INMO: Nurses 'turned away' while queueing for coronavirus vaccine

The head of the Irish Nurses and Midwives Organisation (INMO) has said some members have been tur...
Jack Quann
Jack Quann

11.52 9 Feb 2021

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INMO: Nurses 'turned away' whi...

INMO: Nurses 'turned away' while queueing for coronavirus vaccine

Jack Quann
Jack Quann

11.52 9 Feb 2021

Share this article

The head of the Irish Nurses and Midwives Organisation (INMO) has said some members have been turned away while queueing for the coronavirus vaccine.

Phil Ní Sheaghdha has also raised serious concerns about burnout among doctors and nurses.

She told Pat Kenny: "I think that the exposure to the high death rate, the fear of attending work - but attending anyway - and the fear of bringing this horrible virus home - that is a constant with nurses and midwives, and other healthcare workers".


"That hasn't gone away, that's been a constant - and there is no escape".

"They have stepped up and they have met the virus head on; but what they're saying is that has taken a personal toll.

"Many of them have expressed very real fears - nightmares, inability to sleep - and those that have been infected then... they have had quite bad experience.

"Some have been very ill and some have not recovered".

She said there is "a lot of work to do" with authorities to ensure services are available for the workforce.

Vaccine roll-out

A HSE portal opens on Tuesday for healthcare workers to apply to be vaccinated.

But Ms Ní Sheaghdha said members have been frustrated over its roll-out.

"We set up a freephone helpline for our members at the beginning of this pandemic, and we had to re-open it again when the vaccine roll-out commenced.

"The manner in which the vaccine roll-out transpired, they felt very, very strongly was haphazard because some were waiting in a queue and were turned away on the basis that the vaccine had run out.

"Others were told 'You're scheduled for your vaccine tomorrow', and then got a phone call to say 'No, we haven't got the delivery.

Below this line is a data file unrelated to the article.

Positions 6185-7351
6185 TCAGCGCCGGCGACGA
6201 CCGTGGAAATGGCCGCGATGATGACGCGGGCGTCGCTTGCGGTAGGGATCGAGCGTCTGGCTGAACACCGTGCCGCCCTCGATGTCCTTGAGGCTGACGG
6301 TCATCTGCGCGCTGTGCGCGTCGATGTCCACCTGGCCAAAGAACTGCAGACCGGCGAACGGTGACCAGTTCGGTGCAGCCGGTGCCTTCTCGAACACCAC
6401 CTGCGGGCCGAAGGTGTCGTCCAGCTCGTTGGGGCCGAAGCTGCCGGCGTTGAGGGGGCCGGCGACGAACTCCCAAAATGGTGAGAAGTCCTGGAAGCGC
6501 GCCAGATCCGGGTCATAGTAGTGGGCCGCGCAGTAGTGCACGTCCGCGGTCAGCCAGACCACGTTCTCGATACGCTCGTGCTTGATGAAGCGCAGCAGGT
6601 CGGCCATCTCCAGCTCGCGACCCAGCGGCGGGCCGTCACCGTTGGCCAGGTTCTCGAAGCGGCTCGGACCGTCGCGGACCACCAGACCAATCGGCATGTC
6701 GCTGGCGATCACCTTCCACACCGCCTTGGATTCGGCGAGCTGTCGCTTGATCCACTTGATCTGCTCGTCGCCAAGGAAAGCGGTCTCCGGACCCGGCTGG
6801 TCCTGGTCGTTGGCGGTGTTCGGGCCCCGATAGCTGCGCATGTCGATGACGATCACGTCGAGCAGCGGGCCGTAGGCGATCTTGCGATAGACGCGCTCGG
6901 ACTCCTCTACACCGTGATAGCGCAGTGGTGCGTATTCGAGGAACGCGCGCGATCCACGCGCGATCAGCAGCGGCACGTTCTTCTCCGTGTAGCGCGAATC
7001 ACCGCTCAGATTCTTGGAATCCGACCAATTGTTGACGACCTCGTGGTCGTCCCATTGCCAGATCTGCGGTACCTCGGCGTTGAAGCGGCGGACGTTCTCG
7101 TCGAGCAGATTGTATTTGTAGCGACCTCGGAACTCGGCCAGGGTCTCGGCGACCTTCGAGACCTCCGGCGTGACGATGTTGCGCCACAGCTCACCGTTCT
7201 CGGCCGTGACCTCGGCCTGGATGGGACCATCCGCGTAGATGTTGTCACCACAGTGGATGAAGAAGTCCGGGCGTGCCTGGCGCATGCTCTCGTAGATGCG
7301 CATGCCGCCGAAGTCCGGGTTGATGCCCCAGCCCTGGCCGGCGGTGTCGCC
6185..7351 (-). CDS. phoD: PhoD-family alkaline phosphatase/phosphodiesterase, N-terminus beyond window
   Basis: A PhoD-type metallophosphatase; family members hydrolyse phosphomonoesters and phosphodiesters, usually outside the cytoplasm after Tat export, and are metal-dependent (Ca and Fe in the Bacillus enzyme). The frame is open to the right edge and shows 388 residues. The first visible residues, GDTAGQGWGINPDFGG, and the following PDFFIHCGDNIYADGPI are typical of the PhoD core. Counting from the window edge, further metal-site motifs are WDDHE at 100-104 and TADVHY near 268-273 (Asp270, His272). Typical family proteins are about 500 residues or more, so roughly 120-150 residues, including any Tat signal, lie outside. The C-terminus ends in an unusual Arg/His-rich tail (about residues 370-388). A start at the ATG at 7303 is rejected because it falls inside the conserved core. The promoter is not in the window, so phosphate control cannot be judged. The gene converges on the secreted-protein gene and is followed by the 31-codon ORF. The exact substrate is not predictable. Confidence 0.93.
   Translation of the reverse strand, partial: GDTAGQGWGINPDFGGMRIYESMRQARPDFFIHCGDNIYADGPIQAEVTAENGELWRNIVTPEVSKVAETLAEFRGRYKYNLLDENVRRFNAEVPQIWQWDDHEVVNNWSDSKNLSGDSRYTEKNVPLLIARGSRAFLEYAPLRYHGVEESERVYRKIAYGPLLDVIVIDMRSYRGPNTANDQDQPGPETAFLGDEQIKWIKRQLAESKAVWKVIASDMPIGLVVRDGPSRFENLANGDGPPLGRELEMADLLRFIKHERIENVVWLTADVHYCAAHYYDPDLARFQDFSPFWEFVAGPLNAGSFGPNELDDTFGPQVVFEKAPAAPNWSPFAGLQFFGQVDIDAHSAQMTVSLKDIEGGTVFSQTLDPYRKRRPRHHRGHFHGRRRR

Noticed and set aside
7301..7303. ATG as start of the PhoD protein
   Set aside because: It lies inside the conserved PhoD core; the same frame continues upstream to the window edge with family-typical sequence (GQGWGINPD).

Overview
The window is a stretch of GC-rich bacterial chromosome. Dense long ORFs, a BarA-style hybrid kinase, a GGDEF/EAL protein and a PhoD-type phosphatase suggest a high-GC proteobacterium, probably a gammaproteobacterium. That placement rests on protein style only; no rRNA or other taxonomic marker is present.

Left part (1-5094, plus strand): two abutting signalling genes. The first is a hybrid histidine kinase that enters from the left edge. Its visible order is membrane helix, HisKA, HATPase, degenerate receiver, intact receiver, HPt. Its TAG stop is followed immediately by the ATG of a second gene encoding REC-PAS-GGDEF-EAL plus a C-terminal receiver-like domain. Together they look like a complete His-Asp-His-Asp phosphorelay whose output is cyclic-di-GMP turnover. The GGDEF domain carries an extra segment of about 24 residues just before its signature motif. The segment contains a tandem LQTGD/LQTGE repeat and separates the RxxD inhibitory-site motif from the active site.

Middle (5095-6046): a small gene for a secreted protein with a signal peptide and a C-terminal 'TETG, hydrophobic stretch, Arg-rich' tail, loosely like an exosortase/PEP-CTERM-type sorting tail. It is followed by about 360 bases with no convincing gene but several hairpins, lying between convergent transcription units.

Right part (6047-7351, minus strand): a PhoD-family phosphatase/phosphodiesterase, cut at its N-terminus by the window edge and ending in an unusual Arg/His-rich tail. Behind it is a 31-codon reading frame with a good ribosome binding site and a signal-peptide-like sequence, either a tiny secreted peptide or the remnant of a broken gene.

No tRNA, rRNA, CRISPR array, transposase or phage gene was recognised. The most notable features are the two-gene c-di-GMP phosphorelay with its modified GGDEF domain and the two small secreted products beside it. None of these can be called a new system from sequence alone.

"Others were told the vaccine had been diverted to a different work location, and others saw non-frontline healthcare workers being vaccinated ahead of them.

She described this as "the end of the tether" for them.

Asymptomatic infections

Ms Ní Sheaghdha is appearing before the Oireachtas Joint Committee on Health on the effects of the pandemic on healthcare workers.

On this, she said: "Obviously the main concern is the high rate of infection among healthcare workers, the single occupation group amongst that high figure are nurses and midwives."

She said the majority of these are women.

"That hasn't abated, we still have a very high, a higher than acceptable level of infection, and we believe one of the main issues that needs to be addressed is serial testing in acute hospital - which doesn't exist currently".

She quoted a HSE study from two hospitals, which found that the level of asymptomatic presentation by health workers was "quite high".

"You can't treat and you can't deal with what you don't know exists - so testing is imperative, we've been looking for this since last April".

"It's just incredible to us that routine testing of healthcare workers in acute hospitals still doesn't exist".

She said the Health and Safety Authority (SHA) should be inspecting outbreaks or clusters in hospital settings "in order to look at the environment, to look at all of the possible causes, so that the maximum protection can be afforded to the worker".

She said the union remains critical of a recruitment freeze.

"This is a legacy of our recruitment practices in the public health service."

"I think one big lesson from all of this has to be that we can never again tolerate or introduce a moratorium on the recruitment of nurses or midwives".

INMO: Nurses 'turned away' while queueing for coronavirus vaccine

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Main image: A nurse injects the AstraZeneca vaccine against COVID-19 into another nurse in France on February 8th, 2021. Picture by: Derajinski Daniel/ABACA/ABACA/PA Images

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Coronavirus Vaccine Healthcare Workers Inmo Irish Nurses And Midwives Organisation Oireachtas Joint Committee On Health Pat Kenny Phil Ní Sheaghdha Testing Vaccine Roll Out

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